One thing that I did at my previous school was to assign a South America project so that the students could learn about some of the places and cultural references from the film. The students’ presentations had to be interactive, and some got quite creative. One student taught us to dance the Cumbia and another made  jigsaw puzzles out of works of art by South American painters. Here is the handout I gave; I warn you, it is very basic!


I think that another topic that could be added to accompany this film is the effects of mining on the South American people. Máxima Acuña would be a good person to incorporate here. http://www.goldmanprize.org/recipient/maxima-acuna/


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“La United Fruit Co.” por Pablo Neruda

As I mentioned in my previous post, I am planning to use the poem “La United Fruit Co.” published by Pablo Neruda in 1950 in a series of pre-viewing lessons for the film “Diarios de motocicleta.”


A text called Graded Spanish Reader: Primera Etapa by Cengage Learning has pre- and post-reading activities for the poem. It also has other good readings for upper level Spanish classes.

The textbook Pasajes: Literatura also has good pre- and post-reading activities. What I particularly like about this book is that it has a very nice black-and-white drawing of the poem that students can use to interpret the poem.

As with the poem “A Roosevelt” there are references to historical figures that the students will not recognize. Again, I’d like to mention Momentos cumbres de las literaturas hispanicas published by Pearson as a resource. What is particularly useful in this text is that it has “códigos” before each reading to help students to understand background information for the literary work, such as social, political, historical and geographical contexts. Someone has so kindly placed the contexts and some of the questions for “La United Fruit Co.” into a Word document.

Here is a gem that a teacher created to accompany the movie “Diarios de motocicleta.” The lessons are found at http://pier.macmillan.yale.edu/lesson-plans-5 and include “La United Fruit Co.” Just scroll down to  “Diarios de motocicleta: La evolución del Che” to access the documents. One item that the teacher incorporates that I find particularly interesting is a mural by Diego Rivera that I had not previously seen called “Gloriosa Victoria.”


Here are resources about the mural that are in English. One interesting fact about the painting is that it disappeared in 1956 and did not re-appear until 2006  It is also interesting to note that Ernesto “Che” Guevara was in Guatemala during the CIA-backed coup in 1954 and witnessed what was happening.



Another resource that not only works with the poem but also the socio-political context for the poem is the site http://atlas-caraibe.certic.unicaen.fr/es/page-243.html

If you are interested in teaching more about the United Fruit Company, now called Chiquita, the Zinn Education Project has a video clip and reading excerpt in English at http://zinnedproject.org/materials/the-united-fruit-company/.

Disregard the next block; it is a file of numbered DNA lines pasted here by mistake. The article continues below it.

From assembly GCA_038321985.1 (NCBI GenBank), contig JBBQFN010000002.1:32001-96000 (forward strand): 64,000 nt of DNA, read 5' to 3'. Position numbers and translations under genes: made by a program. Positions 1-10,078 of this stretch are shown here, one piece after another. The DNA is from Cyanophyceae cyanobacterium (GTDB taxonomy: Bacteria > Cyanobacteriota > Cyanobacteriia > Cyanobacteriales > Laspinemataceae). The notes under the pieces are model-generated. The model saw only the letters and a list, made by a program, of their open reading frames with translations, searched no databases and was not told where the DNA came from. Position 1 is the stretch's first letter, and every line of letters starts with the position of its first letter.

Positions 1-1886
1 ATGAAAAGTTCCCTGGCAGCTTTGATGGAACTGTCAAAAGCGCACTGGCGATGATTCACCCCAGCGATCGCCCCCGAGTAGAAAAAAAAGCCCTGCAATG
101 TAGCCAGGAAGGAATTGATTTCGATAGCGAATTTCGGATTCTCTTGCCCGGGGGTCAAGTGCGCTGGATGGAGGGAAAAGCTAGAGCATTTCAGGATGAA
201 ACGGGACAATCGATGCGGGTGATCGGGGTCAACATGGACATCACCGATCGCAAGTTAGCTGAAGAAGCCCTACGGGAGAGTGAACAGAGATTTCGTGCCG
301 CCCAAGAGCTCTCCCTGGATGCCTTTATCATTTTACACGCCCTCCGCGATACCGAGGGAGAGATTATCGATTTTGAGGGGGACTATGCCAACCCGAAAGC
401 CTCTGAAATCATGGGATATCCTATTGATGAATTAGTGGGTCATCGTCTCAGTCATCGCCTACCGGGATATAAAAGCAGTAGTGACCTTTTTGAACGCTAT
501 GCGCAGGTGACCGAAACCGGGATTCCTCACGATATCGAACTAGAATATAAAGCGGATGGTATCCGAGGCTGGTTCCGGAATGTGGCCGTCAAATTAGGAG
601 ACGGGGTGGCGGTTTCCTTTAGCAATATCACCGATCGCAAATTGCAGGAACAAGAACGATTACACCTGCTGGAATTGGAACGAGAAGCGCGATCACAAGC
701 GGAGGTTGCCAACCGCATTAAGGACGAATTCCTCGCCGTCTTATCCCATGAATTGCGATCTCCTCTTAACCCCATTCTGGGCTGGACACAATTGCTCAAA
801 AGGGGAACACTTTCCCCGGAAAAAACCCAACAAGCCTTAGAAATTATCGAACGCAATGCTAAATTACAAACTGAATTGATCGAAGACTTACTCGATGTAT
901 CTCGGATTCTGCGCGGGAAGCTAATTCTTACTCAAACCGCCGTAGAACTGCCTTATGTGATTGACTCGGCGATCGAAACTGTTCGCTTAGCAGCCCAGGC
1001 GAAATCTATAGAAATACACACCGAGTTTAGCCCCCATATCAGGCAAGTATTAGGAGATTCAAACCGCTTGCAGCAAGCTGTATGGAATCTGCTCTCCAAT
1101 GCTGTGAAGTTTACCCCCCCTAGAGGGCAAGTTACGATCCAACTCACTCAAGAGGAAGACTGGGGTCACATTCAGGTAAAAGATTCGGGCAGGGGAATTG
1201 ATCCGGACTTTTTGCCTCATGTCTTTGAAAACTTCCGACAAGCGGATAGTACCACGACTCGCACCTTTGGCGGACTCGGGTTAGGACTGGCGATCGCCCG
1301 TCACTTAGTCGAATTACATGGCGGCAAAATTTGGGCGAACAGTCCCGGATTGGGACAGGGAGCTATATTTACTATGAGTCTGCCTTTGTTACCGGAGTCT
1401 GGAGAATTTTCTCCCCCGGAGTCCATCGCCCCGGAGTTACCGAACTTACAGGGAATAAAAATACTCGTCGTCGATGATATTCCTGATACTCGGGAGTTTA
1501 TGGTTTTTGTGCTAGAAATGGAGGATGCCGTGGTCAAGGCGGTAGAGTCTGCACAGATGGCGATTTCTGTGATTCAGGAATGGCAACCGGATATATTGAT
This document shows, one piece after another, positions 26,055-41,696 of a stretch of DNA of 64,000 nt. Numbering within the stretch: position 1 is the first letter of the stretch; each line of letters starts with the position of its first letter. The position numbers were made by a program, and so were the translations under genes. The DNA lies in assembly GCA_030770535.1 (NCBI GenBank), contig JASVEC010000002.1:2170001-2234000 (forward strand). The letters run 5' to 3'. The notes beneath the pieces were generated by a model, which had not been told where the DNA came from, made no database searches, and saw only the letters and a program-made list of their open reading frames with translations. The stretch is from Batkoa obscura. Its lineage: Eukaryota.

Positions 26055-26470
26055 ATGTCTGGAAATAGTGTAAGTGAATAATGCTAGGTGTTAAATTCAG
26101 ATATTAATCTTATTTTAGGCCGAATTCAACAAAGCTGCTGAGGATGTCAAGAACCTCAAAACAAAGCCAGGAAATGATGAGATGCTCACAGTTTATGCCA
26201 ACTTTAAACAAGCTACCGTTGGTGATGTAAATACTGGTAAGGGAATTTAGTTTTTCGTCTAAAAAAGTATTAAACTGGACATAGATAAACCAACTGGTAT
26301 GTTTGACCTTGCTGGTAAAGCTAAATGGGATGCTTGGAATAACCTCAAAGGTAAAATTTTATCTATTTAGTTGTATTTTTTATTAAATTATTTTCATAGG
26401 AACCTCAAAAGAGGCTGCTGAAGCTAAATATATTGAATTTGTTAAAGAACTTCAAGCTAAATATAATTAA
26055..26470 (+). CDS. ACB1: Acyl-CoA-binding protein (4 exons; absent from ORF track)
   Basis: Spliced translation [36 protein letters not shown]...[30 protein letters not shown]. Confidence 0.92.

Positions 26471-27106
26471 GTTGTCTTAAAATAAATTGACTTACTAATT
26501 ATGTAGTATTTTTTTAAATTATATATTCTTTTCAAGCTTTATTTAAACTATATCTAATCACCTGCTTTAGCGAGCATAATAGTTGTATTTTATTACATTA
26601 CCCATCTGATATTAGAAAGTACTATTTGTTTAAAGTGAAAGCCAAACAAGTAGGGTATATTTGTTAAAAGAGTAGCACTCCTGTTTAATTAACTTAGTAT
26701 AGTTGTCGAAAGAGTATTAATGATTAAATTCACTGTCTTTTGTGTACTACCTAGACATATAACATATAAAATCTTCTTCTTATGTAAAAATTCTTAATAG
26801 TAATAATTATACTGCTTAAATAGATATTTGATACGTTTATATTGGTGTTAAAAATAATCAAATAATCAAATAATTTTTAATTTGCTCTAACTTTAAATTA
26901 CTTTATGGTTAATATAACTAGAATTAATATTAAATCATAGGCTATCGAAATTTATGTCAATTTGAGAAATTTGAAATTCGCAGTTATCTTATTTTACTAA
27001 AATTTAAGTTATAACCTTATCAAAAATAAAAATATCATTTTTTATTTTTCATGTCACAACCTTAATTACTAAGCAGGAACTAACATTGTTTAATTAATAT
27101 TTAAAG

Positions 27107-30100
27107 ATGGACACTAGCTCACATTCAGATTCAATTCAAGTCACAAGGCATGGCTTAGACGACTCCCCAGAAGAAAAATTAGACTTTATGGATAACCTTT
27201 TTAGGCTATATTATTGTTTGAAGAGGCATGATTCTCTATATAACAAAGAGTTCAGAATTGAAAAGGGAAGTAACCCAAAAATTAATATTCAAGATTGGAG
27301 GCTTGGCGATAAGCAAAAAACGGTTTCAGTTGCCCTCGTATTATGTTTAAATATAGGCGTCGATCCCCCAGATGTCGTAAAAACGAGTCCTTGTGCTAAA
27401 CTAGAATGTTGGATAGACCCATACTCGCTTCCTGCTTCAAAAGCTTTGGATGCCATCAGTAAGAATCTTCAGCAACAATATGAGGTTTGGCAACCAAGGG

I think the following illustration would be useful to show the reach of the United Fruit Company in Latin America:


An historical event that relates to the poem is la masacre de las bananeras in Ciénaga, Colombia in 1928, which was a confrontation between the United Fruit Company and the workers. Gabriel García Márquez included this event in his novel Cien años de soledad.

Here is a good text about the massacre: http://cut.org.co/wp-content/uploads/2013/12/MASACRE-DE-LAS-BANANERAS.pdf

Here is a political cartoon that relates to the text about the massacre:


Here is a short, animated video that briefly describes the conflict: https://www.youtube.com/watch?v=505Q-Um1KHw

In looking at the resources I have gathered, I believe the best way to organize the lessons would be to start with a brief history of Banana Republics and the United Fruit Company, incorporated the Colombian banana massacre and the Guatemalan coup as illustrated in the mural “Gloriosa Victoria.”

The next step would be pre-reading work with the vocabulary and concepts from the poem “La United Fruit Co.” Finally we will read and analyze the poem. Since I plan for the students to read “A Roosevelt” before this poem, we can then see how Neruda’s portrayal of the United States compares with that of Darío.

At this point the students are ready to watch the film “Diarios de motocicleta.” I believe the scene where the students can most strongly connect the poems to events in the film is the one at the Chuquicamata mine, owned by the U.S. Anaconda Mining Company.

After the film, my plan is to have students explore the life of Ernesto “Che” Guevara and the development of his revolutionary beliefs that motivated his later actions, leading to a student debate about his place in history.

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“A Roosevelt” por Rubén Darío

This summer I am hoping to put together lessons for “A Roosevelt” and “La United Fruit Co.” as pre-viewing activities for the film “Diarios de motocicleta.” I think these two poems illustrate sentiments or ideas that a young Ernesto “Che” Guevara may have been exposed to, thus giving further insight into the transformation that Guevara went through during the course of his journey across South America. I’m using my blog as a thinking space; I’m hoping the lessons will come together as I write.